Back on the plane, Cybermen attack, killing everyone on board save Missy, Kate, and the Doctor. As he tries to get to the TARDIS, the phone begins to ring. Missy allows the Doctor to answer it. It was she who connected Clara and the Doctor, after all (is it supposed to be a surprise that Missy was “the woman in the shop” from “The Bells of St.John?” Didn’t she already say as much?). Even though we knew all this information, however, it’s pretty great to hear Missy explain herself. She then opens a hatch as Kate, the Doctor, and she all fly out, hurtling toward the ground. Missy takes herself to the Nethersphere, Kate to the ground, and the Doctor calls his Home-Girl via beacon, getting himself inside and flying away, towards Clara.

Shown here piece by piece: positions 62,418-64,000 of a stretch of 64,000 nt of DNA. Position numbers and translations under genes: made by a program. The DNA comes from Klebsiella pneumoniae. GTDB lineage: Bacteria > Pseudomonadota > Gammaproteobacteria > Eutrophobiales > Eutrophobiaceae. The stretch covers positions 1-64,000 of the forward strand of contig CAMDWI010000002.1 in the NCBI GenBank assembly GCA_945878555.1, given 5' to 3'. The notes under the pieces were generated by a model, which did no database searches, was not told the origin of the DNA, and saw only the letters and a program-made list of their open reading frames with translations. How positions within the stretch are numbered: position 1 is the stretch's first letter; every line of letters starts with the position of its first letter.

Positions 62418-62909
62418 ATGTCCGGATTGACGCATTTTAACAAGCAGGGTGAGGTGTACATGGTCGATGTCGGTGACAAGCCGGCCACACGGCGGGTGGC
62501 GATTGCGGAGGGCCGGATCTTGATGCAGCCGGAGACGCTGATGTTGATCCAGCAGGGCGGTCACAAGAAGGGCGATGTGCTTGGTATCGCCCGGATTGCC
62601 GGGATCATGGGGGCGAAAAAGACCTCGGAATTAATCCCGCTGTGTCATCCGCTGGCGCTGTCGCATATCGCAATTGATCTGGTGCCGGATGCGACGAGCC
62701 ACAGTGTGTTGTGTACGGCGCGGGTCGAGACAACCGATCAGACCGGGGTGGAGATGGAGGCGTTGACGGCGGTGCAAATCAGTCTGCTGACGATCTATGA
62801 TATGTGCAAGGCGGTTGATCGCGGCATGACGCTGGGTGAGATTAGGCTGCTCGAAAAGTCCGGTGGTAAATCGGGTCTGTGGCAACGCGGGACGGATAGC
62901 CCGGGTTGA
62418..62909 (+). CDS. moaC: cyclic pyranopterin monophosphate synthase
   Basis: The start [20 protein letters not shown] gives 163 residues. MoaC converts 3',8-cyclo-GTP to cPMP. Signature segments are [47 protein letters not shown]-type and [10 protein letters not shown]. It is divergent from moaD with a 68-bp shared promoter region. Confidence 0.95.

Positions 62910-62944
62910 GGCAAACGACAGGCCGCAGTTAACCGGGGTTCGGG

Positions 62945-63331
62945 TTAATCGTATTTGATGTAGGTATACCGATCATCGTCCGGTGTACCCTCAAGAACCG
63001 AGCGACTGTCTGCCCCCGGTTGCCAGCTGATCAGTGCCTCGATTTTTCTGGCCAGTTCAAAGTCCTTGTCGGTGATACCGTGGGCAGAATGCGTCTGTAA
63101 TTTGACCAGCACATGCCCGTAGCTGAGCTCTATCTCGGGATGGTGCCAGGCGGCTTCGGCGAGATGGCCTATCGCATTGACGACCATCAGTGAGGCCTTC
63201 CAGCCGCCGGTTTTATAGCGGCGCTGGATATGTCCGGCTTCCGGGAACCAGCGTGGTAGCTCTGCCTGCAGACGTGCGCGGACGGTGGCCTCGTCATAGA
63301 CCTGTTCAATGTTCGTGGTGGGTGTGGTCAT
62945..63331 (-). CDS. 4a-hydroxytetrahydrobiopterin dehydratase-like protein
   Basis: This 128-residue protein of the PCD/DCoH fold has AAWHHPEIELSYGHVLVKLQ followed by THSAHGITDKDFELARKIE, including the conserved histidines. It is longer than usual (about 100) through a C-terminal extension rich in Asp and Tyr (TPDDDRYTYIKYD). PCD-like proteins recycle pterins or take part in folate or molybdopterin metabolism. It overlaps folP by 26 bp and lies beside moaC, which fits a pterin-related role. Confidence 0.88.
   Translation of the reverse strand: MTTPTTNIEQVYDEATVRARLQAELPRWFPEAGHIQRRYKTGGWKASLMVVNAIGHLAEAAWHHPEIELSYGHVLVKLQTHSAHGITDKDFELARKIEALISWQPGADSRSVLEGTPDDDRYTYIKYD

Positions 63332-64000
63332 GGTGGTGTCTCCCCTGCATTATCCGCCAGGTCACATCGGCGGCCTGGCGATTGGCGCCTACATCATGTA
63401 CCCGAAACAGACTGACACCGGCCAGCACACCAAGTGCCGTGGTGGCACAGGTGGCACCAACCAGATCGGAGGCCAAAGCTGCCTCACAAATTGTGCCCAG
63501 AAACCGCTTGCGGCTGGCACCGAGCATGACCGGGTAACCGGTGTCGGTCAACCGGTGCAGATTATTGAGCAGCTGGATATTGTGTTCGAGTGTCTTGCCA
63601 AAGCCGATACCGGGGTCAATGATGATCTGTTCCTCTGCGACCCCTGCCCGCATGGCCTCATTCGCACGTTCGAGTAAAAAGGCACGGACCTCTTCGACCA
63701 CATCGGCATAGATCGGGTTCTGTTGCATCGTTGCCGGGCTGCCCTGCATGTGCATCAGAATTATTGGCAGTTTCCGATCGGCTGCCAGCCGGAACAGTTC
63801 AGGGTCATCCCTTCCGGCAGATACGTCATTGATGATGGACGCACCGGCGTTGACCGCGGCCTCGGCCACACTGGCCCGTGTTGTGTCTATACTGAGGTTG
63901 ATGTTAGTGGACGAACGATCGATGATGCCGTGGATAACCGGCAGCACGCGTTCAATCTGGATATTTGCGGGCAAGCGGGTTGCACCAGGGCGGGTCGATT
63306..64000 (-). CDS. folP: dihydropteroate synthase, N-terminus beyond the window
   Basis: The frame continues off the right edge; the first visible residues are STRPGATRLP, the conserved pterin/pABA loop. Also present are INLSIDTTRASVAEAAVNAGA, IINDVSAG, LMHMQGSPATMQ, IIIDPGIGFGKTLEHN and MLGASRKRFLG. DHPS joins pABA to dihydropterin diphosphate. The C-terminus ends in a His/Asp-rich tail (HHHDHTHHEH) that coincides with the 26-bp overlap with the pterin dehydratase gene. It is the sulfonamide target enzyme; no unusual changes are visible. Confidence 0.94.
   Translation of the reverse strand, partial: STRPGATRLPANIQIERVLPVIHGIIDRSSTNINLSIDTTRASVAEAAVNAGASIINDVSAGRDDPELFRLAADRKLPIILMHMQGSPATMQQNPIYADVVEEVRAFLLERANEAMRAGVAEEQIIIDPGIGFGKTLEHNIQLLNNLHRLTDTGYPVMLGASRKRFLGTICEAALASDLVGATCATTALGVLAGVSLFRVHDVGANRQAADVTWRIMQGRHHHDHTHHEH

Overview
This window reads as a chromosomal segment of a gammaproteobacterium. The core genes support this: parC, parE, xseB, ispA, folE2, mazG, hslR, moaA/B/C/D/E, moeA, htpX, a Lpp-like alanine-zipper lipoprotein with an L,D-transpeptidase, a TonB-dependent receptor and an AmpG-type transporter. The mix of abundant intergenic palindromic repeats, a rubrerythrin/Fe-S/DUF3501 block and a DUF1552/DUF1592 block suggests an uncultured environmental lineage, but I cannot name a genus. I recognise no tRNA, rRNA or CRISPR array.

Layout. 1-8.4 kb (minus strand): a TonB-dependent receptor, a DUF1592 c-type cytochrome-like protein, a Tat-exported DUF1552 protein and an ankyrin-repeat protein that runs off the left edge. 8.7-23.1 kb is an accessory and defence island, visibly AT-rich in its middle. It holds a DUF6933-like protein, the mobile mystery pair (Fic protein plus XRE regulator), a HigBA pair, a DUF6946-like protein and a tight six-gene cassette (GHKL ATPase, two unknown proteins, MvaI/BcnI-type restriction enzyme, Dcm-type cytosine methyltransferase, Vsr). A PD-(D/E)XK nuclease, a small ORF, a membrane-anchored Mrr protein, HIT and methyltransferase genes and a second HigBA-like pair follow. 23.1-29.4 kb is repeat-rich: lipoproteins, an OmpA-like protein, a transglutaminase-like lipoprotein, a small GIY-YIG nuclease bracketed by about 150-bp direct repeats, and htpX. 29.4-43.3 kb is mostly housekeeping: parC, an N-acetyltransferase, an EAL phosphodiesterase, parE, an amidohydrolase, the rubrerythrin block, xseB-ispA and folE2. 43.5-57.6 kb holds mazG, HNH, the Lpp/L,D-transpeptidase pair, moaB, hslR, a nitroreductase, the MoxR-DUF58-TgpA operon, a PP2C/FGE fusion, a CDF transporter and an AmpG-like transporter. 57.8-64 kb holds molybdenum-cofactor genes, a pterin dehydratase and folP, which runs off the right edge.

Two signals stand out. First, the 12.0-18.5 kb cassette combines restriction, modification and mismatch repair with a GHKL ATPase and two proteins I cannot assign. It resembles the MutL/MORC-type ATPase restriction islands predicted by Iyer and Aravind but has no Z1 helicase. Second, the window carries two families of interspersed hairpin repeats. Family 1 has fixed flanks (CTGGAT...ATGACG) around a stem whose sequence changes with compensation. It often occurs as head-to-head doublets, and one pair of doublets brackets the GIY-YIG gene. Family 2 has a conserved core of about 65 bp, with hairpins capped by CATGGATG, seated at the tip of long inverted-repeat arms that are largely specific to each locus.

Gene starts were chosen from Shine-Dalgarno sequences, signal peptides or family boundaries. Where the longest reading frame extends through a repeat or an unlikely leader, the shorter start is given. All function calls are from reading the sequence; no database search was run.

After an argument that “Life is Pain” – I feel I’ve heard that somewhere before – the Doctor says that pain, and feeling it, is a gift. We feel the hurt we inflict to make us better, but the Doctor needs the Cyber-plan, and the only way to get it is to switch off the inhibitor. Danny will get what he wants, to truly die. The thing is, even the Doctor doesn’t really understand the moment. Danny’s greatest fear was to be a soldier again, inflicting pain, and he dies this way, living it, and it’s the Doctor’s fault. It’s always the Doctor’s fault. Clara takes the sonic screwdriver and ends Danny. He’s still willing to help them, however, he just can’t love her. The rain will fall again and the people will rise as Cybermen. Missy drops in on cue, Mary Poppins-style, showing that people are now completely under her control. She’s giving the human race to the Doctor as a birthday present, so they can both be fighters once again. Friends. After all, she is bananas. An army for the President. So now we know what this series has been leading to…it’s all about the armies. All about the suffering.